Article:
Big Data All Day

Columbia’s Data Science Institute held its second annual all-day conference devoted to big data on April 6, and it was information overload in the best sense.

Keynote speaker Dan Doctoroff talked about the revolutionary impact data science will have on people and our urban environment.
—Photo by Timothy Lee Photographers

Attendees got a chance to learn all about key research underway by Columbia faculty and researchers who are leading the charge in this burgeoning field. Disciplines as diverse as engineering, economics, astrophysics, and history were represented throughout the day on data science challenges as varied as gang violence prevention, measurements of urban pollution, kidney disease prediction, encrypted search, and much more.

Speaking to a packed audience in Roone Arledge Auditorium, Columbia Engineering Dean Mary C. Boyce underscored the Institute’s crucial role since its inception four years ago in pushing the innovation, discussion, and education of data science, across multiple fields. “The Institute has really acted to catalyze data science across the University,” she said, stressing that the initiative has ignited faculty and student collaboration. “We’re also transforming the way we do research and the way we teach across campus,” she added, pointing to new programs in data science, including the MS program, a certificate program for professionals, and several new courses in data science.

In his keynote address, Sidewalk Labs CEO Dan Doctoroff gave a riveting talk about “the coming technological revolution in cities.” Doctoroff, former CEO of Bloomberg L.P. and a former deputy mayor of New York City under Michael Bloomberg, started Sidewalk Labs to bridge the gap between technology and cities. He said harnessing data science—computing power, sensing, the power of social networks—will have a revolutionary impact on people and our urban environment, essentially developing the smartest of all cities that will lead humanity into the future.

Doctoroff noted that we are now in an urban digital network revolution, saying “Technology has not yet integrated into our physical environment. It’s when technology is integrated into the physical environment that we see the greatest changes.”

He believes true connectivity is the future. “When you consider efficiency, adaptability, accountability, personalization, and community, and the impact in combination that those technologies are going to have, I do believe that when we look back 50 years from now … we’re not even going to recognize the city of 2016.”

The hands-on demos included a Robotic Spine Exoskeleton, a collaboration with researchers at Columbia University Medical Center and local hospitals on using sensor data to automatically calibrate three motorized rings for targeted treatment of scoliosis.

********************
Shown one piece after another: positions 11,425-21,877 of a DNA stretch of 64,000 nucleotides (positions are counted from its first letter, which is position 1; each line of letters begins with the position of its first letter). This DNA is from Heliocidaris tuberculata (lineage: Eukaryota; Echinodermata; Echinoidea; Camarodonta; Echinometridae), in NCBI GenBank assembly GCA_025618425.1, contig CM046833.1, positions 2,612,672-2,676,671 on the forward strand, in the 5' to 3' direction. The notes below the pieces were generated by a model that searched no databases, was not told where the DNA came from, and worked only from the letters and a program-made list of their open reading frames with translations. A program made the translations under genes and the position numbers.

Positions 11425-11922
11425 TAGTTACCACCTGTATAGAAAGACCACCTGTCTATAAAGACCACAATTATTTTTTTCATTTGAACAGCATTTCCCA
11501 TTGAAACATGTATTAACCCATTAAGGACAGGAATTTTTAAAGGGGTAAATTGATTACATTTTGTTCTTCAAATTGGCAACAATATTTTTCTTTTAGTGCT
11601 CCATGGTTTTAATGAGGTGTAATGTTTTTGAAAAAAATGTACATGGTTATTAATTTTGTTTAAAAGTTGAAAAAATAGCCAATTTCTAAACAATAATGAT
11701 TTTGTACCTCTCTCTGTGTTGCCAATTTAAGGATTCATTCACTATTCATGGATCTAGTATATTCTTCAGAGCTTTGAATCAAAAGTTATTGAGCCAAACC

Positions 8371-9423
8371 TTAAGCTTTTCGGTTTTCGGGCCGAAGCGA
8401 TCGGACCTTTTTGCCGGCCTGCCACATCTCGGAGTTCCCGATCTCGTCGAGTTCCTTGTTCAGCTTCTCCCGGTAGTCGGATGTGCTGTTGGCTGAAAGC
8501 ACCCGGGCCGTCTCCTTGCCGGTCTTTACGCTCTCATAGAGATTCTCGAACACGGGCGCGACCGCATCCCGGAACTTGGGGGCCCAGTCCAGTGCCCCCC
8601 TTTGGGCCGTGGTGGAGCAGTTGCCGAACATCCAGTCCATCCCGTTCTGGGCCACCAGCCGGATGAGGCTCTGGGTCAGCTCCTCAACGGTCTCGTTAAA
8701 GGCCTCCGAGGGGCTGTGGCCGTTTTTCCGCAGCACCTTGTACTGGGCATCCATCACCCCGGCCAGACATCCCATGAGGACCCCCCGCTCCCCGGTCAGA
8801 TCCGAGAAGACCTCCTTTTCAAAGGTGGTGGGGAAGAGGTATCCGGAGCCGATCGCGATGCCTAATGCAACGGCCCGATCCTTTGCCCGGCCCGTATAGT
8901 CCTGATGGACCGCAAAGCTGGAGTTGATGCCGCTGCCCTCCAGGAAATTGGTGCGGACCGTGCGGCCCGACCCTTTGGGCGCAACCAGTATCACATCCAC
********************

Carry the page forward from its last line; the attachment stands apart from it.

—Photo by Timothy Lee Photographers

Data Science Day also provided several lightning talks by Columbia faculty. Engineering Professors Shih-Fu Chang, Julia Hirschberg, Kathleen McKeown, Shipra Agrawal, Hod Lipson, Fred Jiang, and Tal Malkin discussed their research, ranging from projects on mining images, speech, and text for insights and important events to measuring and addressing social and environmental problems in cities.

Attendees surveyed a cross section of the cutting-edge research at Columbia advancing data science, and talked shop with faculty, student innovators, entrepreneurs, and industry affiliates, including Cisco and GE, in a science fair format packed with hands-on demos.

A group of Columbia Engineering students showcased a Robotic Spine Exoskeleton, a collaboration with researchers at Columbia University Medical Center and local hospitals on using sensor data to automatically calibrate three motorized rings for targeted treatment of scoliosis. Electrical Engineering PhD candidate Caroline Yu demonstrated her work using substrates to develop tactile sensing for robots, or “robot skin.”

Other work on display ranged from a smartphone-based structural health monitoring program from civil engineering graduate student Ekin Ozer for crowdsourcing data on structures’ vibrations to innovative security software known as “Heisenbytes” that cleverly deletes code often used to hijack computers just as viruses begin an attack, developed by Computer Science graduate student Adrian Tang and Professor Salvatore Stolfo.

Several projects emerged from the research groups of Electrical Engineering Professors Gil Zussman and Harish Krishnaswamy, investigating how to maximize potential use of scarce spectrum for better wireless communication. One project, FlexICon, is working on full duplex radios capable of canceling out interference to be able to transmit and receive simultaneously, expected to be a key component of 5G technology. Another, AMuSe, is developing a system for wirelessly sending live videos to numerous devices in crowded venues (for example, sport stadiums).

—by Melanie A. Farmer and Jesse Adams

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